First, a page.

Definition - What does Medicaid mean?
Medicaid is a social health care program for individuals and families with low incomes and resources. Medicaid is a means-tested program that is jointly funded by state and federal governments and is managed by the states. Each state has broad leeway in determining who is eligible for Medicaid. States are not currently required to participate in the program although every state currently has a version of it in place.
Justipedia explains Medicaid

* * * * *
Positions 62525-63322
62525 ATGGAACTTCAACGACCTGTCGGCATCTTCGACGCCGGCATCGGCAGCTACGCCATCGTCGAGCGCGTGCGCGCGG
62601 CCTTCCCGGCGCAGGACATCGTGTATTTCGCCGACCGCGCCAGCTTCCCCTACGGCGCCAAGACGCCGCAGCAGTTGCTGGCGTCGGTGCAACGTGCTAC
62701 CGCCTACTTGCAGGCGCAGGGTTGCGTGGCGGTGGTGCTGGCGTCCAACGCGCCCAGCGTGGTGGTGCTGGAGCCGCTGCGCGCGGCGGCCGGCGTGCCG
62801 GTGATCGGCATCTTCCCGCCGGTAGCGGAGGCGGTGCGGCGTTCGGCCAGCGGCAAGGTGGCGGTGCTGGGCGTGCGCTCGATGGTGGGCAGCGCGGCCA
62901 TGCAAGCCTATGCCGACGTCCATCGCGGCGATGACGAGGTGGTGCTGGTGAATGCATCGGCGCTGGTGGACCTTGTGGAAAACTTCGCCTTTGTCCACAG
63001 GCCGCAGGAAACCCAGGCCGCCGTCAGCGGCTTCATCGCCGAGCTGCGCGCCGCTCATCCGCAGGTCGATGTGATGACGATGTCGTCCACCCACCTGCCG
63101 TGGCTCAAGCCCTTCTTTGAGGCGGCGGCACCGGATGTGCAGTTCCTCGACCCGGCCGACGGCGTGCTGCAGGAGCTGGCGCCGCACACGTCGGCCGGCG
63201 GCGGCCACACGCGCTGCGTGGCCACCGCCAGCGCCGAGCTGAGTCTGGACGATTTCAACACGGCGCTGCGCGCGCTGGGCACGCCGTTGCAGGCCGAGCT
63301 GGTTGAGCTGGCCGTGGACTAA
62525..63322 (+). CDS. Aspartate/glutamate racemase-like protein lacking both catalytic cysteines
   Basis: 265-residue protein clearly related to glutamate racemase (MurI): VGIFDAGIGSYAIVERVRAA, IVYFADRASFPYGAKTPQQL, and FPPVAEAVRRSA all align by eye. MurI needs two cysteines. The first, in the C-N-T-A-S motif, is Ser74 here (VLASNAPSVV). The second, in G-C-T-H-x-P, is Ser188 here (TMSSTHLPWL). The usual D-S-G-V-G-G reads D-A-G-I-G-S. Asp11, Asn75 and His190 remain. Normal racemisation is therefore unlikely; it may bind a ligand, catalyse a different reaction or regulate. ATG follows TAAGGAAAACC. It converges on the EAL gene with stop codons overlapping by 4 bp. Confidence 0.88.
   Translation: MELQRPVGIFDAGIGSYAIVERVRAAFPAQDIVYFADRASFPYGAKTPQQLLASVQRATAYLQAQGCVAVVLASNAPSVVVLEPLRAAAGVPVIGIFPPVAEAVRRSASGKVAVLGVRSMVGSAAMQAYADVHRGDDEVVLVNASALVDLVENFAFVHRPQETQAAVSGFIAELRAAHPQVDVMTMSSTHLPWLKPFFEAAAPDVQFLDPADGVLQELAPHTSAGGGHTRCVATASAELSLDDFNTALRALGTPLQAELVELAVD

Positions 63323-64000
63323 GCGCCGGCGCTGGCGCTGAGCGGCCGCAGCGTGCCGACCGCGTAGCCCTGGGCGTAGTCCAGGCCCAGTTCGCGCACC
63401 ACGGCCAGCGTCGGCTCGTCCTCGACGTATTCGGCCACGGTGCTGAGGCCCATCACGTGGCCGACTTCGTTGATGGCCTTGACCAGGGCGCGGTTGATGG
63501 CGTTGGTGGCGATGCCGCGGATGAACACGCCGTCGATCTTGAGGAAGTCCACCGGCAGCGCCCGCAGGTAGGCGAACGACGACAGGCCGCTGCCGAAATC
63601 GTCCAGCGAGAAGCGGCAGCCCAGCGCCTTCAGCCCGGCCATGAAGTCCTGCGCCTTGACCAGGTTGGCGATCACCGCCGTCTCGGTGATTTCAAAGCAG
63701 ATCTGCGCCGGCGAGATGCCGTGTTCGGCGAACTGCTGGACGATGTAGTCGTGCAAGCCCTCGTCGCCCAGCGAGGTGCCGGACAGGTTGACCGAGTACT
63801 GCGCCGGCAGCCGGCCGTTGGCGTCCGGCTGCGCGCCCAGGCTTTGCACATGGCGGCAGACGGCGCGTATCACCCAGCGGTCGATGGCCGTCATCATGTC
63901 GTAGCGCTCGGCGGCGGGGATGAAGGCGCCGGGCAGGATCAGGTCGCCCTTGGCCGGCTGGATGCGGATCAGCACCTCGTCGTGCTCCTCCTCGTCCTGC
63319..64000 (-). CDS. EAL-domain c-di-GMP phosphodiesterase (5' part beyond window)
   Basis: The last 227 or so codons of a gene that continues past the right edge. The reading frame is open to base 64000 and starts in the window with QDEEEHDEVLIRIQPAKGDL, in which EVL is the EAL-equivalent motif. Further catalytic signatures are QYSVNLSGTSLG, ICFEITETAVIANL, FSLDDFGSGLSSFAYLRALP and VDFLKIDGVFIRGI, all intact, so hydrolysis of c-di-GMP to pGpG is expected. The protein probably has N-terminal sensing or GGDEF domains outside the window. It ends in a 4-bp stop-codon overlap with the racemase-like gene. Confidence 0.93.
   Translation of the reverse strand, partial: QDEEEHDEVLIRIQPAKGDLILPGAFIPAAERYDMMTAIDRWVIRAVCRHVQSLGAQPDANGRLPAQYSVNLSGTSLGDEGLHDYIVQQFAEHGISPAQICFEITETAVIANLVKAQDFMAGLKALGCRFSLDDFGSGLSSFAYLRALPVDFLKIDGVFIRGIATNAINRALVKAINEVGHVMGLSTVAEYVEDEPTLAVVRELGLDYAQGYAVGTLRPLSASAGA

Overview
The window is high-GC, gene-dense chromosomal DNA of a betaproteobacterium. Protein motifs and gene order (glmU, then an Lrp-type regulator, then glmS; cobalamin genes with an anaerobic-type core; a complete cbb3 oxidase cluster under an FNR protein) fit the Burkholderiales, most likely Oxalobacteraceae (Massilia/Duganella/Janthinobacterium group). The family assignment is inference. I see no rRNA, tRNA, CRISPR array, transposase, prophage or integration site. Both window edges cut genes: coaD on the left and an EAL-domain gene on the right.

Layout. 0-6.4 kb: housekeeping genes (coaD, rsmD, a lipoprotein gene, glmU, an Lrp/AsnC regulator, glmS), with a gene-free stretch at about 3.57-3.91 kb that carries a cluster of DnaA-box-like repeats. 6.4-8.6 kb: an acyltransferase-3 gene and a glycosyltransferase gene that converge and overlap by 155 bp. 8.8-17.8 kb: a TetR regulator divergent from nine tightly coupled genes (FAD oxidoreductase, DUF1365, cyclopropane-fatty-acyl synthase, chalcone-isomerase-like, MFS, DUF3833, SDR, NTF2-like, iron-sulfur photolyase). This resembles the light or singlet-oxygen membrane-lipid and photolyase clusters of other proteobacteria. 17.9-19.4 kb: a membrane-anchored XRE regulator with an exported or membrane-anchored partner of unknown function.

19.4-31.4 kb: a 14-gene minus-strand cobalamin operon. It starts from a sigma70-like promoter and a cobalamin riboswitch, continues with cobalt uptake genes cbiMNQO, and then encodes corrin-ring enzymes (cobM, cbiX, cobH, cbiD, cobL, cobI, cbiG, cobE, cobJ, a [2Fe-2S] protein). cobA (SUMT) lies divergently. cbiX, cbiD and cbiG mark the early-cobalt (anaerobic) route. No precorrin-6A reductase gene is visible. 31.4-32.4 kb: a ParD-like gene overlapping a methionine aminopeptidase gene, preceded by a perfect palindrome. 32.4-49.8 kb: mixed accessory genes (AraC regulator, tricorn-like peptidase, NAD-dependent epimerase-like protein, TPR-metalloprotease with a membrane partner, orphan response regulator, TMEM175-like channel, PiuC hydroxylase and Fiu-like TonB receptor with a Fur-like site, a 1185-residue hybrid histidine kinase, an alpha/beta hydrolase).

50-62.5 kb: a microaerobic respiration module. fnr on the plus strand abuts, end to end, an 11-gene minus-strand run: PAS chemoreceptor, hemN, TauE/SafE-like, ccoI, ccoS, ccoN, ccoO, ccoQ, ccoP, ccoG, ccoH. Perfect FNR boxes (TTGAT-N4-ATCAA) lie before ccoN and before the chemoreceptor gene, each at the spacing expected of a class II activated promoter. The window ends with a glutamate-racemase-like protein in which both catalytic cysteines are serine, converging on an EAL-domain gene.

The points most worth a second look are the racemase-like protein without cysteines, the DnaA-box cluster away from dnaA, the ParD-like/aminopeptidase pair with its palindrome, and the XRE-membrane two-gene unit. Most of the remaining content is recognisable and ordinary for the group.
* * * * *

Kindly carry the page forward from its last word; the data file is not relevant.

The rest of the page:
Medicaid was produced by the Social Security Amendments of 1965. These are the same Amendments that produced Title XIX to the previously existing Social Security Act. Medicaid was shaped as a program to support the states in providing medical treatment to low-income families and other similarly related persons who fulfill the necessary eligibility requirements. Although Medicaid programs are always managed by the state, the federal government oversees the state-run programs and institutes the requirements for subsidy, entitlement criteria, quality, and service distribution.